|Source: DEET 1993, National Report on Australia's Higher Education Sector, Australian Government Publishing Service, Canberra.|
Graduate Careers Council of Australia 1993, Graduate Destination Survey 1992: A National Survey of 1991 Graduates as at 30 April 1992, Graduate Careers Council of Australia, Parkville, Victoria.
According to the Australian Bureau of Statistics, workforce participation rates are generally higher for those more highly educated. For example, in February 1991 the graduate workforce participation rate was 88.7%, compared with 65.4% for those with no degree (ABS, 1991.) Full-time rather than part-time employment is also much more prevalent amongst more educated workers. In 1991, 87% of employed graduates were working in a full-time capacity, compared with 82% of those with other post-secondary qualifications and 76% of those with none (ABS, 1991).
Statistics collected by GCCA provide further support for the advantageous position that graduates hold within the labour market. In February 1992, 5.9% of new graduates were unemployed, compared with 8.7% of tradespeople, 14.1% of secondary school seniors, and 14.2% of those who had not completed senior at secondary school (see Table 4).
|Graduates||Trade||Senior||Senior Not Completed|
|Source: DEET 1993, National Report on Australia's Higher Education Sector, Australian Government Publishing Service, Canberra.|
In addition, the industrial and occupational patterns of employment differ notably between those with varying levels of educational attainment. Workers with greater educational qualifications are concentrated in the fast growing service industries, while those with fewer educational qualifications are disproportionately represented in the slower-growing and retracting sections of employment. Furthermore, those workers considered "more educated" concentrate in the fast-growing white collar occupations, in contrast with "less educated" workers who make up the bulk of blue collar occupations (Maglen & Masters, 1993:16).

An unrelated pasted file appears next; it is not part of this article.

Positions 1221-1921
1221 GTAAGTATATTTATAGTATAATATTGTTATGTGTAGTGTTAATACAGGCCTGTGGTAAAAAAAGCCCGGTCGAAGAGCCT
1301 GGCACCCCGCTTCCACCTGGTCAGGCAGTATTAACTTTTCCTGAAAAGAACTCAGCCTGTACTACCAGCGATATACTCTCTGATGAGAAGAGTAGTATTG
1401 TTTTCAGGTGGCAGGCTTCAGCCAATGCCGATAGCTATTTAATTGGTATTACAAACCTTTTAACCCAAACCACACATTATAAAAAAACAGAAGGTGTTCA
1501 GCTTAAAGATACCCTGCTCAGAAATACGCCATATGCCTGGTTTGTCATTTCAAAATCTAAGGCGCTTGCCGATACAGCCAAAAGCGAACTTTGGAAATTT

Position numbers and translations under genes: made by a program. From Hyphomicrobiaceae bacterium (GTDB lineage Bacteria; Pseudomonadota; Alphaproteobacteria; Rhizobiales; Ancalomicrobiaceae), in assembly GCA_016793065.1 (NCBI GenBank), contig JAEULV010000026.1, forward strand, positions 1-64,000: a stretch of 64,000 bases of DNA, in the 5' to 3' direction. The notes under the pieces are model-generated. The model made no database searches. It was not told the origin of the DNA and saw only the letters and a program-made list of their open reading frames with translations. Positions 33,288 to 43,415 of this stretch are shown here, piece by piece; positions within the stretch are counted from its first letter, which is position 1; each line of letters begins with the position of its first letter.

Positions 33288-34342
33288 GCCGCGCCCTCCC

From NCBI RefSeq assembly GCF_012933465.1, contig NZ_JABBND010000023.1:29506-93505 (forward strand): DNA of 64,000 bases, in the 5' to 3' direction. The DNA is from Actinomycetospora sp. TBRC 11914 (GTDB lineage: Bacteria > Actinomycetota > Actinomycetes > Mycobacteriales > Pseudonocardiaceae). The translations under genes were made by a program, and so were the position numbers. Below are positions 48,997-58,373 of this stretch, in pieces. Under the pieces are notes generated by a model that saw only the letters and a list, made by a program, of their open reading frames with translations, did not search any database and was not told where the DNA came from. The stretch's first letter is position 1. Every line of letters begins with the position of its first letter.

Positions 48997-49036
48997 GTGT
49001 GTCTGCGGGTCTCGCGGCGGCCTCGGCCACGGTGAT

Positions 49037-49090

Further examination of Australian statistics relating to graduate destinations has allowed for inferences to be drawn regarding the value of the undergraduate degree for Australia's economy and for individual graduate employment. In a study analysing Australian graduate destination figures over the period 1978 to 1988, Chia (1989:24) concluded that, despite increasing unemployment figures across the population, graduates continue to maintain their advantageous position within the labour market and, consequently, the economic value of a tertiary degree has not fallen:
Although the unemployment rate of all leavers has generally risen over the last ten years, degree-holders tend to have been less severely affected. It was shown that the differential between the unemployment rates of young degree-holders and those with no post-school qualifications has, in fact, risen over the period (1977 1986).Furthermore, international trends indicate that 'the number of jobs of the [highly skilled] type normally sought by young graduates is increasing significantly faster than the total employment...forecasts of manpower [sic] requirements have constantly underestimated the need for qualified people and the absorption capacity of the economy'(OECD, 1993:93).
Evidently, despite increasing graduate outputs and difficult economic times, graduates have maintained a privileged position within the labour market, and it is not implausible to suggest that this advantage may continue to increase if unemployment figures persistently rise and employers continue to raise applicant requirements.
|Desirable Characteristics, In Order|
Capacity to learn new skills and procedures
Capacity to make decisions and solve problems
Ability to apply knowledge to workplace
Theoretical knowledge in professional field
Capacity to work with minimum supervision
Capacity for co-operation and teamwork